Iran tries to make political hay from Britain’s woes

TEHRAN, IRAN - JUNE 14:  Iran's President Mahm...

Image by Getty Images via @daylife

Oh, now this is rich. Iran is trying to paint itself as a benevolent, concerned government (which it isn’t) by criticizing Britain over supposed human rights violations. In reality, Britain has shown remarkable and characteristic restraint in not addressing the rioters with any real tactics, let alone the extremely brutal ones that would be the default option in Iran.

In the same breath, Iran’s hardline conservative newspaper acknowledges that this is all part of the Arab Spring and practically congratulates the “youth”  (actually mostly young Arab jihadists…which the politically correct MSM takes great pains to cover up) on their violent uprising.

Iran has been especially vocal in its taunting of Britain over the riots, turning the tables on a country that helped lead Western condemnation of Tehran’s crackdown on streets demonstrations that followed President Mahmoud Ahmadinejad’s disputed re-election in June 2009.

The hardline conservative Iranian daily Kayhan likened the riots on Thursday to the “awakenings” of the Arab Spring that have toppled or badly shaken despotic Arab rulers.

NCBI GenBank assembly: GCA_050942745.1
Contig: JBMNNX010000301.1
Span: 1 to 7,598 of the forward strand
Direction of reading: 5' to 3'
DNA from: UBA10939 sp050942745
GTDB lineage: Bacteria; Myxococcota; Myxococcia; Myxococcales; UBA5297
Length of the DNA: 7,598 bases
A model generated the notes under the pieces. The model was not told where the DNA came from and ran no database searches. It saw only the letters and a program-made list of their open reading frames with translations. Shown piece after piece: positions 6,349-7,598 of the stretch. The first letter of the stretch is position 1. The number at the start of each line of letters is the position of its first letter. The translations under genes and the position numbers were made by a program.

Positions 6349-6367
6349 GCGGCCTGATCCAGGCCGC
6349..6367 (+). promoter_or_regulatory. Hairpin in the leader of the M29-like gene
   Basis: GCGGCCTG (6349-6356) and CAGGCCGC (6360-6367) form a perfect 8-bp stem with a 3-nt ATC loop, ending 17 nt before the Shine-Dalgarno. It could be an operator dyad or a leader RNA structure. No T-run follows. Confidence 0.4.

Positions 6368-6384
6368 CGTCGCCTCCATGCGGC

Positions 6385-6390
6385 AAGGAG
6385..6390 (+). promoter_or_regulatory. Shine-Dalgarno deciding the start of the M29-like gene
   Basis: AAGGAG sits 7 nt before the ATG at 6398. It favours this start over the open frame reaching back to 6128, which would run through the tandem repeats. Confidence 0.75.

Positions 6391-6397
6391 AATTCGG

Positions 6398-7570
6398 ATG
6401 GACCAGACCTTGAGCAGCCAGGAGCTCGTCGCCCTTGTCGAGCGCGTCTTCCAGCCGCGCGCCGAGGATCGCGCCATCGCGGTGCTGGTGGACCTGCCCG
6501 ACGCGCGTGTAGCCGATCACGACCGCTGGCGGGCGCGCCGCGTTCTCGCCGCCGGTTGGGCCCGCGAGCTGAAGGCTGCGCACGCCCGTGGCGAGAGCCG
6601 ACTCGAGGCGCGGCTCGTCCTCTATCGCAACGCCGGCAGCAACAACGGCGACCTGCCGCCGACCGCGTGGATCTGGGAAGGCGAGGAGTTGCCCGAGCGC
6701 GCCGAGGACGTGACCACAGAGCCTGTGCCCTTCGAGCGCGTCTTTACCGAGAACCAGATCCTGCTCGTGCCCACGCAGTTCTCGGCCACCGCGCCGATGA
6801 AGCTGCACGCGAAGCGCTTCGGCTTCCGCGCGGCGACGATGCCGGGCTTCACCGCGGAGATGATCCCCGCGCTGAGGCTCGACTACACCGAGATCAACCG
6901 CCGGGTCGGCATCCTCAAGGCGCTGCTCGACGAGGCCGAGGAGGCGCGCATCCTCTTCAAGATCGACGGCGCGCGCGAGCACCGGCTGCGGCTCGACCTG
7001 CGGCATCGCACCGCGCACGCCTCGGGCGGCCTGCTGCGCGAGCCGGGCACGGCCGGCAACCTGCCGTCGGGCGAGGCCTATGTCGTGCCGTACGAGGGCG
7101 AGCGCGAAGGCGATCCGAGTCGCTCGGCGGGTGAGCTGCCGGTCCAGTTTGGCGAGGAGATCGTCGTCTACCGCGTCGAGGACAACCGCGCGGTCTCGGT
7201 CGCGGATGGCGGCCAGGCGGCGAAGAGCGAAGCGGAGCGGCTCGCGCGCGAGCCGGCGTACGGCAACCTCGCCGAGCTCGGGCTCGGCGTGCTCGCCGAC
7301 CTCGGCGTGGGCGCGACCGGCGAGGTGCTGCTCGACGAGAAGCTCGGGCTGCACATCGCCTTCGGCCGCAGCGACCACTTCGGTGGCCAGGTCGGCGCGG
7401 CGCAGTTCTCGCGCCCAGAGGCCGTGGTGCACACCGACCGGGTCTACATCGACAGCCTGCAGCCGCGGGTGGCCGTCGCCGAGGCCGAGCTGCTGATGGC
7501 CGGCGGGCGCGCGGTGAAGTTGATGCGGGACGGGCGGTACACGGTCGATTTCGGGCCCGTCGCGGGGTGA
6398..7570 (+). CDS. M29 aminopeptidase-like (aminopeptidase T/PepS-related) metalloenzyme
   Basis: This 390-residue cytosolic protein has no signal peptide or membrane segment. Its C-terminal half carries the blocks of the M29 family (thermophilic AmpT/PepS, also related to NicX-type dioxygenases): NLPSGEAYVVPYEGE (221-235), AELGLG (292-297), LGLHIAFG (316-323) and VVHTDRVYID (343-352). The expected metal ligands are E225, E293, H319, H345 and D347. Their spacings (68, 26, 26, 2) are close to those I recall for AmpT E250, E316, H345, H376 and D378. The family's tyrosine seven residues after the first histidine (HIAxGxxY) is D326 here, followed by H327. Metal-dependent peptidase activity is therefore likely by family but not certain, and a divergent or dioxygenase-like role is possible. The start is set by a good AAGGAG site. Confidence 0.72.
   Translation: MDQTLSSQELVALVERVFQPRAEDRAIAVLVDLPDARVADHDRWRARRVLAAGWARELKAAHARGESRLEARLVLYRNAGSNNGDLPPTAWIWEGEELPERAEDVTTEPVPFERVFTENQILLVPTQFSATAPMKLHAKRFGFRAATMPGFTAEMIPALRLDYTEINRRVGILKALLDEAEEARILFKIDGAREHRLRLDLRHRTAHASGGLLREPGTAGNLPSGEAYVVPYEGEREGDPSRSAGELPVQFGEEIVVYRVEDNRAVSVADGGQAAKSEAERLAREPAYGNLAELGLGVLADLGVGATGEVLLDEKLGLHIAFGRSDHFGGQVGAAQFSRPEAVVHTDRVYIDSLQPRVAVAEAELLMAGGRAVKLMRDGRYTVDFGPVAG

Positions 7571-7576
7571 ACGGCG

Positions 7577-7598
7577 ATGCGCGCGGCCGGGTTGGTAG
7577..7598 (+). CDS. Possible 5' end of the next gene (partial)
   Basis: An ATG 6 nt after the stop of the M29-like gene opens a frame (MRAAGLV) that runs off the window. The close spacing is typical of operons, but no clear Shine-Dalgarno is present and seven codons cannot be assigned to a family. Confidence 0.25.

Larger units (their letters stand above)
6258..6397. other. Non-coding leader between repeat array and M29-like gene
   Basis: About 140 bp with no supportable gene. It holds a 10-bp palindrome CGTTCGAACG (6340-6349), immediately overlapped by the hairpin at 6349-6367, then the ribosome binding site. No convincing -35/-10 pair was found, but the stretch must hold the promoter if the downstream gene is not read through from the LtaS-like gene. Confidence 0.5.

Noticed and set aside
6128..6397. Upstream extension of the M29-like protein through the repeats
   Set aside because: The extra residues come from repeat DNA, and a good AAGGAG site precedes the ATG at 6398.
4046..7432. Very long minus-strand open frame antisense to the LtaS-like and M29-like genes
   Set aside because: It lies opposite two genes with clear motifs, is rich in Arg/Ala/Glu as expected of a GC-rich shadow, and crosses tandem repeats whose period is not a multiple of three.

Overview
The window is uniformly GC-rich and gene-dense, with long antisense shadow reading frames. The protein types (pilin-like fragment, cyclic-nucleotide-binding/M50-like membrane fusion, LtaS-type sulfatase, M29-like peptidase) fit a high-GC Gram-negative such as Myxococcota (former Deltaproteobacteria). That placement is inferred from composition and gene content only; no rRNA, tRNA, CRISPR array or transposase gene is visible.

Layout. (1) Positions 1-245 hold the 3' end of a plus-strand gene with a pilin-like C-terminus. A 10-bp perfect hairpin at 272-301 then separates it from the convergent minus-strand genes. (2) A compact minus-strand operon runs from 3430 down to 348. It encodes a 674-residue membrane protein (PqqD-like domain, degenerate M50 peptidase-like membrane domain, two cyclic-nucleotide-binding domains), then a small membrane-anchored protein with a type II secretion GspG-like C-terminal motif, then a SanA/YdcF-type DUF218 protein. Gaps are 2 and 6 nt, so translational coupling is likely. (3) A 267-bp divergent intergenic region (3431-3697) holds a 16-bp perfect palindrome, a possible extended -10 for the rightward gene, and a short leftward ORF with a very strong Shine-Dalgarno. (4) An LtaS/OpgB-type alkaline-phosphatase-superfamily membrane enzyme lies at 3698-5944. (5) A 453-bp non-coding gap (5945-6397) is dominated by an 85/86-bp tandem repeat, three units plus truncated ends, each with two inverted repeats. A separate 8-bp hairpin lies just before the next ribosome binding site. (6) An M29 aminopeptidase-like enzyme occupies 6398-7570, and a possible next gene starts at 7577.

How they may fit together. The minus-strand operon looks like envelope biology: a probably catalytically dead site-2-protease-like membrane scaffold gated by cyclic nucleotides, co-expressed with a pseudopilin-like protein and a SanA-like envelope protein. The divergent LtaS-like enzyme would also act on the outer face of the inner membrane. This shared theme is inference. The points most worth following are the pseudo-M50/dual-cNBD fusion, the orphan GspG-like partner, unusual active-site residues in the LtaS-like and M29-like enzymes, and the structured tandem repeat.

“Now the nations’ uprisings and tumult against illegitimate rule, after the Middle East region and North Africa, has found its way to the heart of Europe,” it said in an editorial.

On Wednesday Ahmadinejad called on Britain to curb its “savage” treatment of the rioters and to tackle the poverty and discrimination he said underlay the violence.

Britain’s top diplomat in Tehran responded on Thursday with a letter saying London was happy to discuss its handling of the street unrest.

“I would remind you that the UK has a standing invitation to all U.N. special rapporteurs and has facilitated the visits of a number of these rapporteurs to the UK in recent years,” British Charge d’Affaires Jane Marriott wrote.

“I urge the Iranian government to extend a similar courtesy to the dedicated U.N. special rapporteur for the Islamic Republic of Iran, Ahmed Shaheed, to enable him to address the international community’s grave concerns about ongoing human rights violations within Iran.”

The U.N. Human Rights Council voted in March to nominate a special rapporteur for Iran to look into its crackdown on the opposition and frequent use of the death penalty. Iran has so far declined to allow Shaheed to visit.

via What’s Farsi for Schadenfreude? UK critics revel in riot woes | Agricultural Commodities | Reuters.


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